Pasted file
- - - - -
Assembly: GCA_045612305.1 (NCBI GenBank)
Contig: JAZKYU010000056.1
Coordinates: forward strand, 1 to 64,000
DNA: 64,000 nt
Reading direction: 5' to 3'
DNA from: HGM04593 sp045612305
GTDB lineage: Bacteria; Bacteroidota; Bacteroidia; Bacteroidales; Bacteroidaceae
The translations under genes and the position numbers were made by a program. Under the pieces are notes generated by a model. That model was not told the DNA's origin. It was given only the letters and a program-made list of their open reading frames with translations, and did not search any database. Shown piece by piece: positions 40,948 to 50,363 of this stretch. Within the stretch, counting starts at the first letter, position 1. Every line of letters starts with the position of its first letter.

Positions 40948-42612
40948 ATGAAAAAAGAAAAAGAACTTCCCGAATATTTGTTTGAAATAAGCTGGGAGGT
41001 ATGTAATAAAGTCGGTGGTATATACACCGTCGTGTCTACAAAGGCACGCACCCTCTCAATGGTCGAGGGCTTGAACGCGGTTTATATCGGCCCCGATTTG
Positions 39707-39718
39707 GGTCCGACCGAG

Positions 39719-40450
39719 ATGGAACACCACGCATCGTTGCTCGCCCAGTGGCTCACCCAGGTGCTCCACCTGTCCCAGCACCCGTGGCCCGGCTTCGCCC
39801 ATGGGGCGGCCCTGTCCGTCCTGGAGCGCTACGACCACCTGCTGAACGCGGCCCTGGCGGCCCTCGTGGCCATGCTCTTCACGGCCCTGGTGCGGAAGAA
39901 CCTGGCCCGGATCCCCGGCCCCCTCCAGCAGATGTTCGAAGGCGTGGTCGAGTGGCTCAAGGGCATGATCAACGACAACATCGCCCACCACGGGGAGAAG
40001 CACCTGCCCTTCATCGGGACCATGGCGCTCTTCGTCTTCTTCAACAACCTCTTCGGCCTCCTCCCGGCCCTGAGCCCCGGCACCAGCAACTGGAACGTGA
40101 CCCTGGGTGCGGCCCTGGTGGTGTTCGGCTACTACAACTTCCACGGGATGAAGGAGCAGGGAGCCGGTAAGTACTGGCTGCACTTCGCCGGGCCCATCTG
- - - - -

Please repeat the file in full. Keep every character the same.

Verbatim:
Assembly: GCA_045612305.1 (NCBI GenBank)
Contig: JAZKYU010000056.1
Coordinates: forward strand, 1 to 64,000
DNA: 64,000 nt
Reading direction: 5' to 3'
DNA from: HGM04593 sp045612305
GTDB lineage: Bacteria; Bacteroidota; Bacteroidia; Bacteroidales; Bacteroidaceae
The translations under genes and the position numbers were made by a program. Under the pieces are notes generated by a model. That model was not told the DNA's origin. It was given only the letters and a program-made list of their open reading frames with translations, and did not search any database. Shown piece by piece: positions 40,948 to 50,363 of this stretch. Within the stretch, counting starts at the first letter, position 1. Every line of letters starts with the position of its first letter.

Positions 40948-42612
40948 ATGAAAAAAGAAAAAGAACTTCCCGAATATTTGTTTGAAATAAGCTGGGAGGT
41001 ATGTAATAAAGTCGGTGGTATATACACCGTCGTGTCTACAAAGGCACGCACCCTCTCAATGGTCGAGGGCTTGAACGCGGTTTATATCGGCCCCGATTTG
Positions 39707-39718
39707 GGTCCGACCGAG

Positions 39719-40450
39719 ATGGAACACCACGCATCGTTGCTCGCCCAGTGGCTCACCCAGGTGCTCCACCTGTCCCAGCACCCGTGGCCCGGCTTCGCCC
39801 ATGGGGCGGCCCTGTCCGTCCTGGAGCGCTACGACCACCTGCTGAACGCGGCCCTGGCGGCCCTCGTGGCCATGCTCTTCACGGCCCTGGTGCGGAAGAA
39901 CCTGGCCCGGATCCCCGGCCCCCTCCAGCAGATGTTCGAAGGCGTGGTCGAGTGGCTCAAGGGCATGATCAACGACAACATCGCCCACCACGGGGAGAAG
40001 CACCTGCCCTTCATCGGGACCATGGCGCTCTTCGTCTTCTTCAACAACCTCTTCGGCCTCCTCCCGGCCCTGAGCCCCGGCACCAGCAACTGGAACGTGA
40101 CCCTGGGTGCGGCCCTGGTGGTGTTCGGCTACTACAACTTCCACGGGATGAAGGAGCAGGGAGCCGGTAAGTACTGGCTGCACTTCGCCGGGCCCATCTG